Lush Marilyn Hair Moisturiser 04/09/2006

Do blondes really have more fun?

Lush Marilyn Hair Moisturiser When I was a child, I had very blond hair, and my mum was determined it was going to stay that way, which is why our garden always had a little patch of camomile and an infusion of the flowers was used for rinsing my hair. It worked to an extent and I remained fairly blond. That is until I moved to Britain and the sun to rain exposure ratio was reversed... Now being blonde is not something I obsess over and I certainly wouldn't mind nice brown or black hair, but my hair was starting to turn a sort of off-blonde non-descript colour. I hated it and in desperation I turned to the bottle... The chemical bottle my hairdresser uses for highlights that is. At first I wasn't keen, but my hairdresser wore me down and eventually I went with it, but not before the spatula method for highlighting hair was invented. For those of you not familiar with the subtleties of hair colouring, it used to be done using what is called the hook and cap method. And yes, that is as awful as it sounds. They used to put a kind of rubber cap over your head that is pierced with a multitude of small holes, and using a little metal hook, they would tease out small strands of hair prior to applying the colouring lotion. Painful, yes, and it made you look like some kind of weird alien. Without going into detail, the other method is much gentler, although I know the old caps are still in use in some salons. I loved my new colour, as it was subtle and natural looking, but eventually, my hair became lighter ...

Suenos Spanish Course - BBC 31/08/2006

Sueños is Spanish for dreams

Suenos Spanish Course - BBC This review is based on my own experience of learning Spanish with Sueños 1. Although I was an absolute beginner when I started this course, I am a language teacher (I teach French)which you need to bear in mind when reading this review. I have wanted to learn Spanish for a very long time, but due to studying other courses, I didn't have time. Why did I choose to study this way rather than attend a class? Well, I have had a lot of practice at studying on my own and I am usually fairly disciplined. I like to be able to progress at my own pace, which could mean going quickly through some chapters, or stopping altogether for a while. And classes are not readily available where I live. ~The pack itself~ *************** **** The Sueños pack comprises a book and 4 audio Cd's totalling over 5 hours of audio. I also purchased an exercise book separately (£5.99 from the BBC shop) and taped the Sueños programmes off the BBC2 channel (the BBC website contains information of when these are played, which is quite regularly.) Add to this the Sueños websites which has video and audio clips, vocabulary, exercises and transcripts of the TV series and you get a very varied, multimedia course. ( The only thing missing is the opportunity to speak the language, other than talk to yourself or the cat (See picture :-) ). But I will come back to this aspect when I describe the course itself. The pack then... The book and Cd's are held in ...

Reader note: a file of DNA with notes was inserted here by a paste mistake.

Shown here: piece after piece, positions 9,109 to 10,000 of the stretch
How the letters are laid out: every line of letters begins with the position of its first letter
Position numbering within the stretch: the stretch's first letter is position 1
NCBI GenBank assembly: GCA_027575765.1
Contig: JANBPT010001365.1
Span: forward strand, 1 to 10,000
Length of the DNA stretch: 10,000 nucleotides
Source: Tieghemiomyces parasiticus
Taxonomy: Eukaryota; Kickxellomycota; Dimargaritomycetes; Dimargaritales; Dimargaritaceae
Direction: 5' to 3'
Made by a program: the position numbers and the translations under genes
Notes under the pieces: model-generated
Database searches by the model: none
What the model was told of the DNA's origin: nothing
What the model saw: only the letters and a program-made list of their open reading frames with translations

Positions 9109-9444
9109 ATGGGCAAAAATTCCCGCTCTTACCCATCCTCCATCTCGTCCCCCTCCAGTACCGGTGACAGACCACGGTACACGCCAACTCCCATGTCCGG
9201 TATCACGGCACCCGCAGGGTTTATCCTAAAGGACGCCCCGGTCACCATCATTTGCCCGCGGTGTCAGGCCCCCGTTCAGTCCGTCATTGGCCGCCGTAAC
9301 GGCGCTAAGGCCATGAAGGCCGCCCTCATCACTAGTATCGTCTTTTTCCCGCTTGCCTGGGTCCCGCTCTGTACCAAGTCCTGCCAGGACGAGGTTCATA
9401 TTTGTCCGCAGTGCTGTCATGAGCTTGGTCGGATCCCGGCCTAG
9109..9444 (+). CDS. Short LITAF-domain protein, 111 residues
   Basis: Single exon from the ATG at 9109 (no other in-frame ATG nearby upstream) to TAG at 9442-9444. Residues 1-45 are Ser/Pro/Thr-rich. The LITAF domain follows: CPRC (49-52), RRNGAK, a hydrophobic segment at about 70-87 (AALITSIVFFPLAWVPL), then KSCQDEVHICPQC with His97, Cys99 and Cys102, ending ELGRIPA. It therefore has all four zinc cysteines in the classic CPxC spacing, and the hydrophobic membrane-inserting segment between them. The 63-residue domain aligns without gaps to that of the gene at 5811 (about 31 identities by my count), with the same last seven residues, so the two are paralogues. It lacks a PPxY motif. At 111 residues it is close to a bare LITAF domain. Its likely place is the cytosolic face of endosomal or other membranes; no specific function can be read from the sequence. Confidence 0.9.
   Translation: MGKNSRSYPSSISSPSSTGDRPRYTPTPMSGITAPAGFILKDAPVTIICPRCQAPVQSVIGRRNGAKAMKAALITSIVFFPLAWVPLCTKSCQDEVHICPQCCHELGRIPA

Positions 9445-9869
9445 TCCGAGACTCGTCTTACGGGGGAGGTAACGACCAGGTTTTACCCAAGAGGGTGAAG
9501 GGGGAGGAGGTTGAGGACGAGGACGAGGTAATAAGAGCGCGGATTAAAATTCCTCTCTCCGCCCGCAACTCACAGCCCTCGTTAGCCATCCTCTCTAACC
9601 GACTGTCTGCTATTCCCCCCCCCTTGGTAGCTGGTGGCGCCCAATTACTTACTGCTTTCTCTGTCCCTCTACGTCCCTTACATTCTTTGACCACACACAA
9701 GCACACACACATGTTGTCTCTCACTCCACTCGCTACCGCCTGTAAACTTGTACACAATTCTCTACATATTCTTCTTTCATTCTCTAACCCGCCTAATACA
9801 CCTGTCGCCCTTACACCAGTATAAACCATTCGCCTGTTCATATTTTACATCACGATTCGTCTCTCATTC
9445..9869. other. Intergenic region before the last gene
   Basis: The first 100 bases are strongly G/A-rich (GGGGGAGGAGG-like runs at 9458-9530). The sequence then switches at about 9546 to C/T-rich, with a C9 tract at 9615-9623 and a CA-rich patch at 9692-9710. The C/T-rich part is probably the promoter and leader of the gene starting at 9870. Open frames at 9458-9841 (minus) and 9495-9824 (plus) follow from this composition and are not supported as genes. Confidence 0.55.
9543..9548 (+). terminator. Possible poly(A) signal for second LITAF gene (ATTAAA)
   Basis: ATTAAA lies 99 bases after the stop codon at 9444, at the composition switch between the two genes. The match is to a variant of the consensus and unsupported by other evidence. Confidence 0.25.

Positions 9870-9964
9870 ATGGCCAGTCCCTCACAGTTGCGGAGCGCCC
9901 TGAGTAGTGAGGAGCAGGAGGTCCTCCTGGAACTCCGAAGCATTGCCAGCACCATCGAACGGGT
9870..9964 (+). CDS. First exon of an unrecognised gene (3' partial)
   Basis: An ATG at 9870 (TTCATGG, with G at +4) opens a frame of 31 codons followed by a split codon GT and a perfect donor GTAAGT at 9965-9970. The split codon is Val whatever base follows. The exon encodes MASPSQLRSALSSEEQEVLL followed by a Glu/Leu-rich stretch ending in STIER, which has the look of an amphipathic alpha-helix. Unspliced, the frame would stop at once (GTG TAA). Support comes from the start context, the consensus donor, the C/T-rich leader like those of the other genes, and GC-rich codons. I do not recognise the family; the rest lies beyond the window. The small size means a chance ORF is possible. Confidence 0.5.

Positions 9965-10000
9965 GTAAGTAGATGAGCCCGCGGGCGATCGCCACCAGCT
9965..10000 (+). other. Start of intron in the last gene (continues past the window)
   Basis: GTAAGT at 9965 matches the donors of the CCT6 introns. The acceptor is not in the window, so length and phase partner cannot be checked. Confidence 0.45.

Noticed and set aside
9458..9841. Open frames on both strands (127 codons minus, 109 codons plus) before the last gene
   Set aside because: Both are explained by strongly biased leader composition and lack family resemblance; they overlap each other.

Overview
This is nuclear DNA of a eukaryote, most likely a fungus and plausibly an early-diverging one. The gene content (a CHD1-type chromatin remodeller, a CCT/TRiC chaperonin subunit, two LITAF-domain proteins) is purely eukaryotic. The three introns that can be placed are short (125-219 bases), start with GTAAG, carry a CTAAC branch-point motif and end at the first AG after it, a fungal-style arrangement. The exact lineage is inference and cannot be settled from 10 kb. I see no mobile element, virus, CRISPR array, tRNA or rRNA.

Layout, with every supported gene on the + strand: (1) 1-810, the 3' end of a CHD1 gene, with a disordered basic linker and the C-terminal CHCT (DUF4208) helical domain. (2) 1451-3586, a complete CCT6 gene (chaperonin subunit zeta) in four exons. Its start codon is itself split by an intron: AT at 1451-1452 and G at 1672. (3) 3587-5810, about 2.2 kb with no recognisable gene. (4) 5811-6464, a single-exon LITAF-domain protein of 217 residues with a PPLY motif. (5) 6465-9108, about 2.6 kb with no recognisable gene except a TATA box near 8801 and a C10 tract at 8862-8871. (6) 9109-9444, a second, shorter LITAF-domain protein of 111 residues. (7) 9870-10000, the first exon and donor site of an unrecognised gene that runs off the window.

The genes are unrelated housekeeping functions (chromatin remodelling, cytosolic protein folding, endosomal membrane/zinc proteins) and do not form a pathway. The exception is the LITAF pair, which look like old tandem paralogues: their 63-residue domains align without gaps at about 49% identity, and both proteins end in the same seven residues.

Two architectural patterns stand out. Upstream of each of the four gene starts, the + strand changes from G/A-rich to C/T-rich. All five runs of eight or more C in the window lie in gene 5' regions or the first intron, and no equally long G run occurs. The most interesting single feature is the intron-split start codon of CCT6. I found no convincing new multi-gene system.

Carnac, Brittany 12/08/2006

Stoned in Brittany

Carnac, Brittany Carnac, in Brittany, is one of the high places of megalithic culture. The great standing stone alignments are to Brittany what Stonehenge is to prehistoric England. I first visited this as a very young child and there is somewhere a picture of me sitting on a megalith aged about four. Nowadays though, a visit to Carnac is rather different, as the menhirs (a Breton word for standing stone) cannot be approached most of the time, due to the huge numbers of visitors to this site who had started to endanger the soil around the monuments. The Morbihan area is particularly rich in megalithic structures, and around Carnac itself, there are many outstanding monuments to visit such as the amazing sculpted cairn at Gavrinis or the megalithic ensemble at Locmariaquer which comprises two tumuli (covered tombs) and a massive standing stone which before it was broken measured 20 metres (64 ft) and weighed almost 350t. You could if you so wished organise to have a megalithic day and take in a few of these amazing sights. On to Carnac itself then. On the day of our visit, we decided to visit the museum of prehistory first. This is situated in the village. Interestingly, it was founded by a Scotsman, James Miln, back in 1881. The visit follows a chronological order from the Lower Paleolithic (600 000 BC) to the early Middle Ages and helps put some sort of context to a visit to the alignments. It offers explanations as to how menhirs might have been erected and how dolmens (two or more ...